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Dan Martin: It's only a race, you might as well enjoy yourself

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Dan Martin tried a solo move during stage 15 at the Tour de France

Dan Martin tried a solo move during stage 15 at the Tour de France (Image credit: Getty Images)
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Dan martin went on the attack during stage 15

Dan martin went on the attack during stage 15 (Image credit: Getty Images)
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Dan Martin (UAE Team Emirates) attacks the GC group during stage 15 at the Tour de France

Dan Martin (UAE Team Emirates) attacks the GC group during stage 15 at the Tour de France (Image credit: Getty Images)
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Dan Martin (UAE Team Emirates) attacks the GC group

Dan Martin (UAE Team Emirates) attacks the GC group (Image credit: Getty Images)
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Dan Martin (UAE Team Emirates)

Dan Martin (UAE Team Emirates) (Image credit: Bettini Photo)

The Tarn was bathed in pleasant sunshine, the skies were laser blue, and the roadside was lined with spectators as the yellow jersey group climbed the Pic de Nore on Sunday afternoon. It was an idyllic, made-for-television Tour de France image, but, for Dan Martin, at least, one crucial ingredient was missing: a bike race.

With eventual stage winner Magnus Cort and the early break some 12 minutes up the road, and after two wearying weeks to this point, there seemed to be little appetite for insurrection in the main peloton, where the Sky team of yellow jersey Geraint Thomas and Chris Froome assumed its usual position on the front.

Almost 10 kilometres from the summit and some 50 kilometres from the stage finish in Carcassonne, Martin decided to see if he could shake the peloton from its torpor with an acceleration. Nobody even tried to come with him.

“I was bored, to be honest,” Martin smiled on wheeling to a halt in Carcassonne. “Sky and Lotto-Jumbo were blocking the road. They just wanted to go really easy on the climb. I thought, why not try something?”

The UAE Team Emirates rider quickly opened a lead of a minute or so over a disinterested yellow jersey group on the Pic de Nore, and still had most of that advantage in hand when he crested the summit. On the long, long drop off the climb, however, the Sky-led peloton gradually made inroads into Martin’s buffer, seemingly more through circumstance than design. Martin was swept back up by the bunch with a little over 14 kilometres to go. Nothing ventured, nothing gained.

“In the end, I’ve got nothing to lose. I’m 10th on GC. I might as well try something. Who knows, maybe they’ll let me go. I don’t think they tried hard to catch me, but they were behind the motorbike and they just kind of rolled back onto me,” said Martin, already a stage winner at Mûr-de-Bretagne.

“I expected the downhill to be more of a downhill, but it wasn’t, it was a real pedalling downhill. The guys behind had the TV motorbike and I didn’t have anything. It’s quite an attribute of this race, actually, the difference the TV motorbike makes. I barely braked the whole downhill, and they came back on me like I was standing still.”

For a persistent aggressor like Martin, the impact of the slipstreaming effect of television motorbikes on the outcome of races is a regular bugbear. Whatever the circumstance, the main peloton is covered by a television motorbike, and – like his former manager Patrick Lefevere – Martin believes it provides the chasers with an unintentional but discernible advantage.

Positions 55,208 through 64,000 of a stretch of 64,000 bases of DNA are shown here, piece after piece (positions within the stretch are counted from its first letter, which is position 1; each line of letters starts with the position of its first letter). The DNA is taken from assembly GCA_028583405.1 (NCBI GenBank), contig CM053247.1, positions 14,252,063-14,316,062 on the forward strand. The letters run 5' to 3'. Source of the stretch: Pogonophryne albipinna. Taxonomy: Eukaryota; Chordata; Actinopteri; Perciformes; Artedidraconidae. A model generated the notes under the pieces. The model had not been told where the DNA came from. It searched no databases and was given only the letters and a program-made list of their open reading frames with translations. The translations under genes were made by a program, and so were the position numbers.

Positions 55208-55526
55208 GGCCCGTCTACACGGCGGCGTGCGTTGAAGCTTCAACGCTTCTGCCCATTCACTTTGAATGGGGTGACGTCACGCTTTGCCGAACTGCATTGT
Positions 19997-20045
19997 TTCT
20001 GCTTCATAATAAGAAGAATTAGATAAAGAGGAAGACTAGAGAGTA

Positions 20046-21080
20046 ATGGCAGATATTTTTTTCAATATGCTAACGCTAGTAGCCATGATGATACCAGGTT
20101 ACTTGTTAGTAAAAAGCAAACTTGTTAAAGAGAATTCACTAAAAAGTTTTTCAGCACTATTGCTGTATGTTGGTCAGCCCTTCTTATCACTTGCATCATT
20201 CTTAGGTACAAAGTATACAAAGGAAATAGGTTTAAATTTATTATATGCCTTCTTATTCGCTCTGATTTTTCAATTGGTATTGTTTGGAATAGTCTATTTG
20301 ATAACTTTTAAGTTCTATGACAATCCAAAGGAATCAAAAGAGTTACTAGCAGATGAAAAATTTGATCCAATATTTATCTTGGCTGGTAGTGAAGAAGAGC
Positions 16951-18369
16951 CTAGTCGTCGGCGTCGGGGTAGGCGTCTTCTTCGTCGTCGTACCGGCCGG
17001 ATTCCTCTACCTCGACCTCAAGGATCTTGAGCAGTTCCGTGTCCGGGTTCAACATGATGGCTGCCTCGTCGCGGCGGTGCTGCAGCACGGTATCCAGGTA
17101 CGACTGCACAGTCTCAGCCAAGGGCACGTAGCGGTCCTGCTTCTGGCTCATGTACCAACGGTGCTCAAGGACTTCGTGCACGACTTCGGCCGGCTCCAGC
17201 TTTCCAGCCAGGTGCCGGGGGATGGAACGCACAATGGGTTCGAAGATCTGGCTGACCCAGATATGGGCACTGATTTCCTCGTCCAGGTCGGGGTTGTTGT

“It’s the same every day. They’ve got an impossible job, I respect that, but that’s why nobody attacks. As soon as you’re on your own or in a small group, the TV motorbike goes behind and the peloton’s got it in front of them, and it’s impossible. That’s why nobody attacks,” said Martin, who acknowledged that there is no obvious solution to the problem.

“They have to film the race, so they can’t have the motorbikes sitting behind the whole peloton, you have to see what’s going on at the front of the race. I respect the fact that it’s an impossible job they’ve got, to regulate it – but maybe they should give the breakaway a motorbike in front of them as well, to even it up.”



The ever more corporate feel of the Tour de France is not limited to the television pictures beamed around the world, of course. The race has always been a business, but in the 21st century, it has become an increasingly serious one. The rewards have never been greater, but that can contribute to a degree of risk aversion in the peloton.

“Everybody is a bit too calculating on this race sometimes,” Martin said. “In the media as well, if you attack and it doesn’t work, then everybody says it’s a waste of energy. It’s always negative. But it’s only a race; you might as well enjoy yourself.

“I’m 10th on GC now, so I’ve got nothing to lose. There are only, what, four days left, so I might as well make the most of being at the Tour de France.”

Martin reaches the Tour’s second rest day in 10th overall, 6:54 down on Geraint Thomas, after a late puncture cost him the bones of two minutes in Mende on Saturday. When the race resumes in the Pyrenees on Tuesday, Martin will hope for more allies of circumstance when he goes on the attack.

“There’s a lot of guys in top 10 who’ve been successful here before, they’re not going to ride around to be 6th or 8th on GC, guys like Romain [Bardet] and Nairo [Quintana],” he said. “I think you’re going to see a lot more fireworks in the Pyrenees.”

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